SOMEWHERE in the second act, when Peer Gynt is stranded in the desert and offers half his kingdom for a horse, the stagehands accommodate him with a painted wooden creature that might have had trouble fitting through the gates of Troy. As its hulk lumbers forward, all eyes turn to the horse, Peer pauses, afraid that the thing might suddenly topple over, and you begin to wonder who's in control--the props or the actors.
Throughout the play we are barraged with creations like the horse that individually reflect great imagination but together conspire to break the play's rhythm and dwarf the actors' role. The designers, Peter Agoos and Franco Colavecchia, have produced aluminum trees that quality as sculpture but prove unwieldy and stunning wire masks for the stereotyped foreign companions aboard Peer's yacht that reveal their national character but muffle their voices.
If there are too many disturbances due to oversized props or sudden sound effects, it is only because Ibsen's stage directions (for example: "A jet of fire shoots into the air from the yacht, followed by thick clouds of smoke: a hollow report is heard... Gradually the smoke clears away: the ship has disappeared.") demand technical wizardry far beyond the capabilities of the Loeb. Peer Gynt's production staff should have accepted this, instead of burdening the stage with contraptions planned to meet the author's specifications that only sap the play of its dramatic strength.
Perhaps all these frills were meant to aid our understanding, but they're more distracting than anything else. Actually, Peer Gynt is written on too many levels and with too many intentional ambiguities to be fully grasped. Fundamentally, Peer is a man unwilling to commit himself to any person or principle, who wastes his years seeking fortune and glory, instead of staying at home with Solveig, the woman she loves him. Peer travels not only from Norway to Africa, peasant's hut to mad house, and youth to old age, but into a fantasy world as well. And the trolls and amorphous spirits he meets alter his life so drastically that the border between reality and fantasy becomes obscure.
Ibsen also wrote Peer Gynt to lampoon Norwegian egoism, self-sufficiency (presented as the trolls' motto) and political character, and you can see why almost anyone would be content to glean what meaning he could from the play. But Director Peter Frisch, who seems to want to drive home every nuance, cut the script sufficiently, and Peer Gynt, which runs over three-and-a-half hours, emerges much longer than the dramatic interest warrants.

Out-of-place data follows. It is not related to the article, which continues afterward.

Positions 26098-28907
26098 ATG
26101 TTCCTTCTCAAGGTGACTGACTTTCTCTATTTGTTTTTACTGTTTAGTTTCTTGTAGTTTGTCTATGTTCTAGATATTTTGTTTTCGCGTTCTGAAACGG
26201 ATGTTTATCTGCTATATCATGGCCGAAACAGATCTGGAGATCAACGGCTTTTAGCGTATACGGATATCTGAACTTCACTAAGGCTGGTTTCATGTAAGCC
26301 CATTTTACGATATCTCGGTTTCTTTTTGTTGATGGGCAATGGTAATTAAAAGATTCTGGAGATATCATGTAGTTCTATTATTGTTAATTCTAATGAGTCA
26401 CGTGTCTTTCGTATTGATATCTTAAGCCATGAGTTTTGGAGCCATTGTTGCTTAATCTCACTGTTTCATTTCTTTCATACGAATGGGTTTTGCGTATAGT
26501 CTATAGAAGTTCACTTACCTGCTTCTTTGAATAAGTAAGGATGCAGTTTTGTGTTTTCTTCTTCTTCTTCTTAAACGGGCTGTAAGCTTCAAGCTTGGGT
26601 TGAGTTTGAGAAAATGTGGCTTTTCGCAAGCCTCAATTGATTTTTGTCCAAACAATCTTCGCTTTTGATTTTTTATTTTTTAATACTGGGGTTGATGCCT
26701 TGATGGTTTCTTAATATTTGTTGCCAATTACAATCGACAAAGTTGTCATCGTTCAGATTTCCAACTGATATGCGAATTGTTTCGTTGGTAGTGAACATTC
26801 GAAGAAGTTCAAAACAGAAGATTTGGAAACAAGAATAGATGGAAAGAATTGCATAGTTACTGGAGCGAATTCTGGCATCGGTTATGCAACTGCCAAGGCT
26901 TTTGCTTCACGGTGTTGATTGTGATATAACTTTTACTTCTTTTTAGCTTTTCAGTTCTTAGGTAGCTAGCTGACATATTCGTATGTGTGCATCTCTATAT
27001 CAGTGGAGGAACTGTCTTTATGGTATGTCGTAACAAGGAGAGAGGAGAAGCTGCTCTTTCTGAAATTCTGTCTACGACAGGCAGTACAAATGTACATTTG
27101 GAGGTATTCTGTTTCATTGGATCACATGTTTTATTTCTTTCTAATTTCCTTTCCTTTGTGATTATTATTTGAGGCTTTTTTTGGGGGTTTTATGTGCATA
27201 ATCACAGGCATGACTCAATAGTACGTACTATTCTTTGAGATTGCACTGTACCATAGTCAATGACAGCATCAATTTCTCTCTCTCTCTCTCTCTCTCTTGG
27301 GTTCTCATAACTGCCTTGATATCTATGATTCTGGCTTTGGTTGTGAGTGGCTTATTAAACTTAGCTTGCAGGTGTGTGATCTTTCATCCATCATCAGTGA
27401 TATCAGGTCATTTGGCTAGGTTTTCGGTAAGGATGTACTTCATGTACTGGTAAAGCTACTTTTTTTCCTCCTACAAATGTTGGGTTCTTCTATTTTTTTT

When special effects don't interrupt and he doesn't have to wrestle our attention from the stagehands as they clear up the debris from the previous scene, Robert Larsen can demonstrate his ability, Peer, based on a folk hero, is an yarn-spinner and boaster, and Larsen is an excellent story-teller. From the opening scene, with Peer's fib of riding astride a reindeer-buck. Larsen reveals astounding acrobatic ability, vocal control, and stage presence, lending greater weight to Ibsen's lyrical verse. His versatility becomes apparent as his mood and expression age with Peer, who bears the scars of a weather-beaten, lonely old wanderer.
The leading females are also very capable. Although Maggie Brenner, who plays Peer's mother, Aase, moves too gingerly for an old woman in the opening scene, her death scene is one of the play's high points. As Solveig. Eden Murray's grace and warmth generate the impression of an innocent maiden, and her fine voice enhances her sensitive characterization.
There are so many admirable elements in Peer Gynt --William Rynders's evocative lighting. Frisch's choreography of group scenes, and several minor performances--that it's too bad the play wasn't produced on a more modest scale. Instead of over-reaching itself and trying to present Ibsen's entire conception, the production should have been, as the trolls might put it, more self-sufficient.